I’ve been avoiding many UK-facing stocks in the most highly cyclical sectors for the last few years. However, in an article about Barclays yesterday, I suggested some of these stocks have finally reached such a cheap valuation that I think the time could be ripe to start buying for the long term.
One of the most prominent on my radar is FTSE 250 property group NewRiver REIT (LSE: NRR). Here, I’ll explain why I think the company’s business is more attractive than some of its peers, how it meets my criteria of compelling value, and two other significant factors that inform my positive view on the stock.
Mid-cap status maintained
Earlier this week, NewRiver escaped being demoted from the FTSE 250 index by the skin of its teeth. It actually featured on the FTSE’s indicative list of demotees published on Monday. However, its shares rose enough to get its head back above water by the all-important close of market on Tuesday, and it avoided plunging into the FTSE SmallCap index.
The reason its shares rose on Tuesday was a timely and positive update on acquisitions and disposals. It also announced it’s holding a Capital Markets Day for analysts and institutional investors on 26 September.
Positioned for growth and resilience
NewRiver specialises in buying, managing, developing and recycling convenience-led, community-focused retail and leisure assets throughout the UK. Its £1.3bn portfolio consists of 33 community shopping centres, 23 conveniently located retail parks and over 650 community pubs.
Management has deliberately focused on the fastest growing and most sustainable sub-sectors of the UK retail market, with grocery, convenience stores, value clothing, health & beauty and discounters forming the core of its retail portfolio. It’s deliberately limited exposure to structurally challenged sub-sectors such as department stores, mid-market fashion and casual dining.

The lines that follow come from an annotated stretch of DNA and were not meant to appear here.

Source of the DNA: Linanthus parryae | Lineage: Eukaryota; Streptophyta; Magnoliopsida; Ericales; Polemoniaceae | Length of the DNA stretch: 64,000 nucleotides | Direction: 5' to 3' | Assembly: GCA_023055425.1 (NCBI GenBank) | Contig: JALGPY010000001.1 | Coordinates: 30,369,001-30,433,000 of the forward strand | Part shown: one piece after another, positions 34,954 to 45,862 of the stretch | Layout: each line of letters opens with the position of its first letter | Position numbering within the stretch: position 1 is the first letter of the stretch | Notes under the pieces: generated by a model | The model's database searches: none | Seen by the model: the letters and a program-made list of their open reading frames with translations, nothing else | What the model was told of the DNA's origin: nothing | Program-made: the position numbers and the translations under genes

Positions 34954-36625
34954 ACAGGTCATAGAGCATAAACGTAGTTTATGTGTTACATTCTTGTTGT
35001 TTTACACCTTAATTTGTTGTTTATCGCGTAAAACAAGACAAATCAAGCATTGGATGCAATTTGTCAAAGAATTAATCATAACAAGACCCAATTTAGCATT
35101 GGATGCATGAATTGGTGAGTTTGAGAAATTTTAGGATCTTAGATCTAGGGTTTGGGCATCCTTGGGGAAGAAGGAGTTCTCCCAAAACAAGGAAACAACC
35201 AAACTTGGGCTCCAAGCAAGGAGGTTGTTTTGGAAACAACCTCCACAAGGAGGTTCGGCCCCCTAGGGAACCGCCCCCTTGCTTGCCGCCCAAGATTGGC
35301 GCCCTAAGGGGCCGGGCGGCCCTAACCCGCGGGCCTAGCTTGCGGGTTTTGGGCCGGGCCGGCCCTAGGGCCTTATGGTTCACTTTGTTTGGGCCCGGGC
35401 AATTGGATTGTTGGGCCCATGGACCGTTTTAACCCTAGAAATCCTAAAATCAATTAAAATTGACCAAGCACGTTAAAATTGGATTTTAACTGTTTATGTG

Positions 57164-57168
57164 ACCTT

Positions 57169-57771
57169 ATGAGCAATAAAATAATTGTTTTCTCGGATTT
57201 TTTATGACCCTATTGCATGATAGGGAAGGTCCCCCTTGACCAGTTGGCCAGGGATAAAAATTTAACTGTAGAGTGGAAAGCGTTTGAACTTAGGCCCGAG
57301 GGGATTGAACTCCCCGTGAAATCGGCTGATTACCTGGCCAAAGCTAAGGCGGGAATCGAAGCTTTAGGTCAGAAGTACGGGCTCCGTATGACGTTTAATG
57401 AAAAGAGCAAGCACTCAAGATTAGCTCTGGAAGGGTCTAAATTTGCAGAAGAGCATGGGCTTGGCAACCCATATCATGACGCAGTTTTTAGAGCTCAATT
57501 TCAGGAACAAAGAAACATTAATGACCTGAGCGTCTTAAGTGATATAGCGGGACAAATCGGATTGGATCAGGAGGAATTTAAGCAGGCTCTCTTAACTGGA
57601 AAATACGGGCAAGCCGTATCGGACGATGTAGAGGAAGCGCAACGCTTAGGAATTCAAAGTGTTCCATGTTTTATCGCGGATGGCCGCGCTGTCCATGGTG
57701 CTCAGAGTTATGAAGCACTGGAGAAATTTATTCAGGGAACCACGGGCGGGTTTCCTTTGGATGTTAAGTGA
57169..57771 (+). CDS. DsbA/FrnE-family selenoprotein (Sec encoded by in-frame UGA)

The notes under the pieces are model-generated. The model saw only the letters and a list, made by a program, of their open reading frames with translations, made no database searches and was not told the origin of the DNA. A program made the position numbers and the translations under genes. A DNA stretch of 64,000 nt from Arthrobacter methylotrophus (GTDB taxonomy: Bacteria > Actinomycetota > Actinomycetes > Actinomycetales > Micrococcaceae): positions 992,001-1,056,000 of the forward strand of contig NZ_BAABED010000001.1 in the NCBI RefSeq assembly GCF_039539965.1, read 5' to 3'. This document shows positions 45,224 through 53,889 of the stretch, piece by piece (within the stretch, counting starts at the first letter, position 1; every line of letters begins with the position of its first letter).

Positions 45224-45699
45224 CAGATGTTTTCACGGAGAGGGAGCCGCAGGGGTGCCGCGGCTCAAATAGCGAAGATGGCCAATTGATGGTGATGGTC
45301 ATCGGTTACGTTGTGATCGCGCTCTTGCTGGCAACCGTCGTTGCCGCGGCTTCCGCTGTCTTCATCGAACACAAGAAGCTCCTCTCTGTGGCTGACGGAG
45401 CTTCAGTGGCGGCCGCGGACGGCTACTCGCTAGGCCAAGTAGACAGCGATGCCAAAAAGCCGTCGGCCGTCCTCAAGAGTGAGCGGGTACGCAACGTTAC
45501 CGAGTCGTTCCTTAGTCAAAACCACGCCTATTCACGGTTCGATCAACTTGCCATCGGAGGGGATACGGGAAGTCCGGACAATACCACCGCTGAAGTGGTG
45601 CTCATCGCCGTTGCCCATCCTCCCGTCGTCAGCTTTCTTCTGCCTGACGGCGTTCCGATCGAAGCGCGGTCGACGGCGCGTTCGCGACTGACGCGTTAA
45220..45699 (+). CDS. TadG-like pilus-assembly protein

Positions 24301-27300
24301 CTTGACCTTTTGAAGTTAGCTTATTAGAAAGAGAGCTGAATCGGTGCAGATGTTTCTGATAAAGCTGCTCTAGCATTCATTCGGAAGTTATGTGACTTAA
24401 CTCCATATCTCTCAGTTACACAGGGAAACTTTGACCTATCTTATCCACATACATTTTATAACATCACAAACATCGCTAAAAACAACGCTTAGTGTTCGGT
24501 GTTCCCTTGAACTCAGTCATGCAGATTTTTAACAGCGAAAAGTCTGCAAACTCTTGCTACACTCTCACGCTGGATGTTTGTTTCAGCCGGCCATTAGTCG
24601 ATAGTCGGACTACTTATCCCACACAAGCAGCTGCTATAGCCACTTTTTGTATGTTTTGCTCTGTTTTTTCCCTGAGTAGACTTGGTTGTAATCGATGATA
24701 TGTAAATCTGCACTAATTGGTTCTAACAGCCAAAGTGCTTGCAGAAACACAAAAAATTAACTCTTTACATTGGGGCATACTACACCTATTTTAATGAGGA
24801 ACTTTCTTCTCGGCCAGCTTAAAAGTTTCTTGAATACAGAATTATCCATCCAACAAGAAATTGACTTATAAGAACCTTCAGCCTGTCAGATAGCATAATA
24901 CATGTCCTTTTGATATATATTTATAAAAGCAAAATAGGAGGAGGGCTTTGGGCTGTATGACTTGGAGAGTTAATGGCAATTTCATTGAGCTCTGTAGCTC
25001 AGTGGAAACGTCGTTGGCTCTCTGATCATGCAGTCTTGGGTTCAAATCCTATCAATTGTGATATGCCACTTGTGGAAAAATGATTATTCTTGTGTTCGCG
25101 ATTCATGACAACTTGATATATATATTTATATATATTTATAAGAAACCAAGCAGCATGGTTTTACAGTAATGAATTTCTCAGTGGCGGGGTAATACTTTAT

I like how NewRiver’s positioned itself, not least because I think its retail centres should be more resilient than some of its peers in an economic downturn, as should its pubs, which traditionally offer an affordable treat when consumer incomes are squeezed.
Woodford and shorts
I reckon NewRiver’s share price has suffered from the general aversion to property in this time of Brexit fears, but also because of the two other significant factors I mentioned earlier.
Back in April, Neil Woodford had a 29% stake in NewRiver. However, with redemptions at his Equity Income fund spiralling dangerously out of control, he was forced to sell liquid stocks. By mid-July his NewRiver holding went below 5% and I suspect he’s exited completely by now.
At the same time, short positions in NewRiver (hedge funds betting on its share price falling) peaked at over 8% in June, but are currently down to less than 5%.
The depression of NewRiver’s share price has left it sporting what I think of as the four aces of value investing. It’s trading at a deep discount to its book value (35%), on a cheap forecast earnings multiple (8.3x), with a high dividend yield (12.7%), and has a strong balance sheet, including fully unsecured borrowings with long maturity dates (August 2023 and March 2028).
I think NewRiver’s positioning in value retail and pubs, the clearing of the Woodford overhang, the reduced short positions, and my four aces of value, suggest now could be an opportune time to take an interest in the stock for the long term. I rate it a ‘buy’.
G A Chester has no position in any of the shares mentioned. The Motley Fool UK has no position in any of the shares mentioned. Views expressed on the companies mentioned in this article are those of the writer and therefore may differ from the official recommendations we make in our subscription services such as Share Advisor, Hidden Winners and Pro. Here at The Motley Fool we believe that considering a diverse range of insights makes us better investors.